[JPL] Terence Blanchard plots New Orleans' requiem and rebirth

r durfee rdurfee2003 at yahoo.com
Mon Sep 17 18:36:23 EDT 2007


Mending the Levees
Terence Blanchard plots New Orleans' requiem and
rebirth
by Larry Blumenfeld
September 11th, 2007 1:03 PM 

Sitting in a rented room in the Faubourg-Marigny
section of New Orleans, around the corner from the
jazz clubs lining Frenchmen Street, I thought about
the late-August day that had just passed: the second
anniversary of the floods resulting from the levee
failures after Hurricane Katrina. President George W.
Bush dipped his toe in the city for the
occasion—dinner at a Creole restaurant, a quick
address delivered at a Lower Ninth Ward school—and
then slipped out of town again like a criminal on the
run. 
I had headphones on, listening to trumpeter Terence
Blanchard's new Blue Note CD, A Tale of God's Will (A
Requiem for Katrina). But also rattling around my head
was what Blanchard had told me months ago, when I
visited his uptown home: "This president has gotten
away with a lot. And in New Orleans, he got away with
murder." 

I recall interviewing Blanchard in 2005, shortly after
the floods: "For all those people to be stranded with
no federal aid, it's criminal." And after he watched
former FEMA director Michael Brown's testimony on
C-SPAN: "It's insulting." And after Bush failed to
mention New Orleans in his State of the Union address:
"Wow! He's bold enough to announce to this city that
he's done with us." 

Louis Armstrong once rebuffed President Dwight D.
Eisenhower, canceling a State Department tour over the
school- integration controversy in Arkansas. "The way
they are treating my people in the South," Armstrong
told newspaper reporters, "the government can go to
hell." Blanchard protested with absence last fall,
opting out of a Thelonious Monk Institute of Jazz
reception hosted by the White House. "I couldn't go,"
he told me. "Couldn't act like it was fine." 

Yet Blanchard's association with the Monk Institute is
now a particular point of pride: As artistic director
of its innovative graduate-level jazz-performance
program, he welcomed a new class of students to his
hometown last month for their first semester at Loyola
University, the program's new home. The move (which
Blanchard helped engineer) is important as both a
symbolic and practical tool toward recovery. Train ing
also as teachers in New Orleans public schools, these
grad students can make a dent in a daunting problem: a
troubled school system that has nevertheless long been
a breeding ground for jazz musicians. 

Unlike Armstrong and Wynton Marsalis, who left New
Orleans for fame and for good, Blanchard returned to
his hometown mid-career, a decade ago. As a film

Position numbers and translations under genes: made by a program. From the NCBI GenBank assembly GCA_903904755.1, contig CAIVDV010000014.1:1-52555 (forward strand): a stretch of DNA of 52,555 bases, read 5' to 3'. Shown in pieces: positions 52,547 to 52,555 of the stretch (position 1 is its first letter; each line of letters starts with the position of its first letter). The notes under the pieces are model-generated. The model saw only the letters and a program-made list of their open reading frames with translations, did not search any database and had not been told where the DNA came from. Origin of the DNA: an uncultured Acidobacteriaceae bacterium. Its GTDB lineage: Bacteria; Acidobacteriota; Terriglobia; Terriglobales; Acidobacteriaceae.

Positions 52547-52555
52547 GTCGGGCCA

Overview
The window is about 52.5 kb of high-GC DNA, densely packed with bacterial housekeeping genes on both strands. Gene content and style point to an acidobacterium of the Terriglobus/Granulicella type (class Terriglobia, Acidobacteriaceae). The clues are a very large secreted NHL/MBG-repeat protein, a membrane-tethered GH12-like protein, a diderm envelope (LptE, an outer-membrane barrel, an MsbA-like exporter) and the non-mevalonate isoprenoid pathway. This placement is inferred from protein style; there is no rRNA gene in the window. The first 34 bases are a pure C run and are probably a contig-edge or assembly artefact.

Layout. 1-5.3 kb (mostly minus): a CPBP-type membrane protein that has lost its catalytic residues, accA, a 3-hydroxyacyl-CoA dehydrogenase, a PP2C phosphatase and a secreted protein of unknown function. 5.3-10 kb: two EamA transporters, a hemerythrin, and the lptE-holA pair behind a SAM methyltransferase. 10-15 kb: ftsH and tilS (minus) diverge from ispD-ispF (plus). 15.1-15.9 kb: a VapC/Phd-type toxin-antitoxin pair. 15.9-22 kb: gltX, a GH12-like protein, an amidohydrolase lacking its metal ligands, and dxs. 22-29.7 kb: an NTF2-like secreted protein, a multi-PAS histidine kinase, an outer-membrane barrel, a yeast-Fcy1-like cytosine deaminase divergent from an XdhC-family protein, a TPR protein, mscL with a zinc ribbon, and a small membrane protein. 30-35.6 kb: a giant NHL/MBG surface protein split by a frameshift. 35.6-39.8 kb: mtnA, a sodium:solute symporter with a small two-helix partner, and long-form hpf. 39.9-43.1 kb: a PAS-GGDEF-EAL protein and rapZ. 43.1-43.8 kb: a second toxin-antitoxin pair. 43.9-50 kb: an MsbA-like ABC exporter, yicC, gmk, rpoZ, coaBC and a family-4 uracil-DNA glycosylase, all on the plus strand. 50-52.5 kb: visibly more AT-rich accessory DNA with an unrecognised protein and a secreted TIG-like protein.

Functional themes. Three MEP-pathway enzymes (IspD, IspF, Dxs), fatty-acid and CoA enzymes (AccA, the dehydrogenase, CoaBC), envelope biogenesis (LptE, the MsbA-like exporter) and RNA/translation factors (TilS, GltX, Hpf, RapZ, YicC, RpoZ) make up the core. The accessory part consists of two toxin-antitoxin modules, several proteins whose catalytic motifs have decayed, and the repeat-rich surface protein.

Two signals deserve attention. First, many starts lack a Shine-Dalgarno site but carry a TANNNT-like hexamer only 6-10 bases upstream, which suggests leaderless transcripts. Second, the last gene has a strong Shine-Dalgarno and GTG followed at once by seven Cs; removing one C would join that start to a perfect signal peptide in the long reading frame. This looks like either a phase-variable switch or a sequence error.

composer (among others, he's scored Spike Lee's films
for 20 years), he's of singular distinction within
jazz's ranks. As a quintet leader, he blends the
compassionate authority of his early employer, Art
Blakey, with the empowering ingenuity of one of his
heroes, Miles Davis. As a trumpeter, his technique
distills the curled phrases and bent tones of his New
Orleans predecessors without a hint of throwback or
caricature. 

For God's Will, Blanchard adapted his compositions for
Lee's 2006 documentary When the Levees Broke into a
suite for jazz ensemble and 40-piece orchestra, making
use of all those attributes. He appeared in the film,
too: One Levees scene found Blanchard escorting his
mother back to her home, where she broke down crying
with the realization that everything inside has been
destroyed, right down to the family photos. "Spike's
film showed a very literal expression of what my
family went through," Blanchard says. "Now I can tell
a little more of that story, taking my time and using
the language I know best." Violins voice the storm's
fury, woodwinds the foreboding calm of its wake, his
horn the anguished cries of those left stranded.
Blanchard's requiem contains tightly composed passages
but also moments during which he pushes his trumpet
beyond its comfortable range. Not screeches, exactly—
nothing close to Abbey Lincoln's screams on Max
Roach's 1960 We Insist! Freedom Now Suite, but angrier
and more daring than anything on his previous dozen
albums. 

The final product sounds like a complete artistic
statement, "But the story in New Orleans goes on,"
Blanchard says. As he performs the material in city
after city, the telling does too. 

http://www.villagevoice.com/music/0737,blumenfeld,77762,22.html

--------------------------------------------------------------------------------

Terence Blanchard performs at the Jazz Standard
September 11-16, jazzstandard.net 
 


Roy Durfee
P.O. Box 40219
Albuquerque, New Mexico 87196-0219
rdurfee2003 at yahoo.com


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